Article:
Corruption remains an all too frequent barrier to economic and social development. Two thirds of the One Young World community feel it is holding back the economic and political development of their country and only 13% of agree the government in their country is open and transparent. A lack of transparency not only sees vital funds being siphoned off for questionable use, but also holds back the flow of information and potential for accountability that help societies develop.
Globalisation has brought many economic benefits but also rich opportunities for corruption and malpractice, for which public and private sectors must work together at global level to resolve. Weak leadership - identified as the second biggest threat to future generations (after Climate Change) by the One Young World community - and the self-interest and greed of some elites stunt development and prevent an equitable sharing of wealth, ideas and investment. Societies where corruption is still embedded require a deep and sustainable culture change, effective enforcement of anti-corruption laws and legislation that nurtures a culture of openness, transparency and accountability. Less than a quarter (22%) of the one Young World Community thinks that their government listens and responds to the needs of its citizens and young people. Only by exposing what works and what doesn’t and by tracing the movement of wealth can development benefit future generations, the many not the few.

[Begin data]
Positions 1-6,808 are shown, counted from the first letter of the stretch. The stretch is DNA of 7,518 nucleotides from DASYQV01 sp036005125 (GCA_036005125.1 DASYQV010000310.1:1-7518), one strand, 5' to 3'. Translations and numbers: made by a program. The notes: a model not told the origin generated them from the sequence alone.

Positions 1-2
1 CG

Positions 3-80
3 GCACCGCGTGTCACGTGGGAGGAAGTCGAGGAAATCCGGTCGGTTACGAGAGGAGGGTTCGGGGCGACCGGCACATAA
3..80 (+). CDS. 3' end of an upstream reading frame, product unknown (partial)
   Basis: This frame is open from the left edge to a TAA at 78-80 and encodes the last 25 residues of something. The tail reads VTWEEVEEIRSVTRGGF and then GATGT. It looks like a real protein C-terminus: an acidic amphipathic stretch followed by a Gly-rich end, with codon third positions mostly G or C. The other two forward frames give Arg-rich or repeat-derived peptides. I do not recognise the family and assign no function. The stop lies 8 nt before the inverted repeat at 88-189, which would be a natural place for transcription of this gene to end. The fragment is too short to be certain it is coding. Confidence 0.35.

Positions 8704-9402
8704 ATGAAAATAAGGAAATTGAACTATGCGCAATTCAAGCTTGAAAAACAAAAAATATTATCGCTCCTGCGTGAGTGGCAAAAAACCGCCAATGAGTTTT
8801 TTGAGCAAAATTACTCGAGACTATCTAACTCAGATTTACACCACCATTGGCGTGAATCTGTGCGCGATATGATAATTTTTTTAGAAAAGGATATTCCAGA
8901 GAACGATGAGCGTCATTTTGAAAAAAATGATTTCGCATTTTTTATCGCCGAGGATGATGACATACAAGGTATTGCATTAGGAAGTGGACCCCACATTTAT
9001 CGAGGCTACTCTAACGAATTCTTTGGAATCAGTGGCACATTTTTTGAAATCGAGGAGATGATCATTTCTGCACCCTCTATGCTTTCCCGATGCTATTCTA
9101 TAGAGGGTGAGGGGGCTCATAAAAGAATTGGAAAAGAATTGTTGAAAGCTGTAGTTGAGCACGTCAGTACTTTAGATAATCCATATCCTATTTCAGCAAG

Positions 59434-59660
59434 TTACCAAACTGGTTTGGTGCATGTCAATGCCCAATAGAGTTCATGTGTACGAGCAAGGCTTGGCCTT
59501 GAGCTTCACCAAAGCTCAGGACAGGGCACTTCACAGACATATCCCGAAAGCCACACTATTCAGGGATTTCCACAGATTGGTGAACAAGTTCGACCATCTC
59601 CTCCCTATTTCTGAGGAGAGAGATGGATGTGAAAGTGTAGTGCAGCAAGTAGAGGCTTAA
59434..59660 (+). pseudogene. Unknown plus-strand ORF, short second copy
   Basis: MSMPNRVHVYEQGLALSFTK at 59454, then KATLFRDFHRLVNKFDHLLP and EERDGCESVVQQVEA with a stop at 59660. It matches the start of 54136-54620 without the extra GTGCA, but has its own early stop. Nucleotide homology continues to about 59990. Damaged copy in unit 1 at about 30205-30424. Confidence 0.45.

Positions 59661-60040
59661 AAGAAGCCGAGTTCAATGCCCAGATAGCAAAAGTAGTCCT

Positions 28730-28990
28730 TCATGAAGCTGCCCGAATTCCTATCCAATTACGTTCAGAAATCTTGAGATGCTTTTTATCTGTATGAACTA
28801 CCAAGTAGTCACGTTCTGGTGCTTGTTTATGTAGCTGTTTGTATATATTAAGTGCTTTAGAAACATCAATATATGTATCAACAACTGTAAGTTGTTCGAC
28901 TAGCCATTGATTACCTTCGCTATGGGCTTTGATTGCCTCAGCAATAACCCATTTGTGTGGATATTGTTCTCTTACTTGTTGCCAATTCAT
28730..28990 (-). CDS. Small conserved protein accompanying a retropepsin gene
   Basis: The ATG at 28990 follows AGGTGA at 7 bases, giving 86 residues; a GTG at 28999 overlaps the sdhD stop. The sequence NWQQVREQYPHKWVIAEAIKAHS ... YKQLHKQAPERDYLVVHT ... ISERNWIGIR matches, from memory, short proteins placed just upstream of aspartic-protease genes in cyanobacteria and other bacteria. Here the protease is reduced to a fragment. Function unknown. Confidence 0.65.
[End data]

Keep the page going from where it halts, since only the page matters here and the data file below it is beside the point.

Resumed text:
How can young people ensure Governments act with integrity?
Corruption stunts development: how can we eradicate it?
The role of technology to ensure accountability
Increasing transparency of public spending
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